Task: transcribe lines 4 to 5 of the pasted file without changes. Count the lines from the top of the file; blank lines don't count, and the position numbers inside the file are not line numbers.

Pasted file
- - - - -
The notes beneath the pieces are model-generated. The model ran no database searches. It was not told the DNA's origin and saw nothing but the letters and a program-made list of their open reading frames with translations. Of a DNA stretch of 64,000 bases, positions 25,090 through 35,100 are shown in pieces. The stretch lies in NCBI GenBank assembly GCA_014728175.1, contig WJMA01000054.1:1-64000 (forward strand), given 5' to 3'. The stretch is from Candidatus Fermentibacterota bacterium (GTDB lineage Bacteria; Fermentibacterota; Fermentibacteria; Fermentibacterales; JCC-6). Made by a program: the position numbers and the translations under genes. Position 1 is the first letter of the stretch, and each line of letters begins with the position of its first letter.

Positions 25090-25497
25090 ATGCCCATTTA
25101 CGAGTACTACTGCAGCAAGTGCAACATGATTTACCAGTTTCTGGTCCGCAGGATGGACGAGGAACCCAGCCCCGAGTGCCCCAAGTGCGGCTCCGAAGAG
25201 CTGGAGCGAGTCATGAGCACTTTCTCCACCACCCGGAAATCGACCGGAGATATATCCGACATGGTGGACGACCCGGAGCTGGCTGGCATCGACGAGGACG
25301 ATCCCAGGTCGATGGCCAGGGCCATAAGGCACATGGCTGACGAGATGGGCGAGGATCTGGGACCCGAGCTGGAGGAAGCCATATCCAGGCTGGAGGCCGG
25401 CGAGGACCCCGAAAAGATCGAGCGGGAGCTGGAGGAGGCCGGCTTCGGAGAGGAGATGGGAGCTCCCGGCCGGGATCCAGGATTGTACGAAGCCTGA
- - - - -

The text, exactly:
25101 CGAGTACTACTGCAGCAAGTGCAACATGATTTACCAGTTTCTGGTCCGCAGGATGGACGAGGAACCCAGCCCCGAGTGCCCCAAGTGCGGCTCCGAAGAG
25201 CTGGAGCGAGTCATGAGCACTTTCTCCACCACCCGGAAATCGACCGGAGATATATCCGACATGGTGGACGACCCGGAGCTGGCTGGCATCGACGAGGACG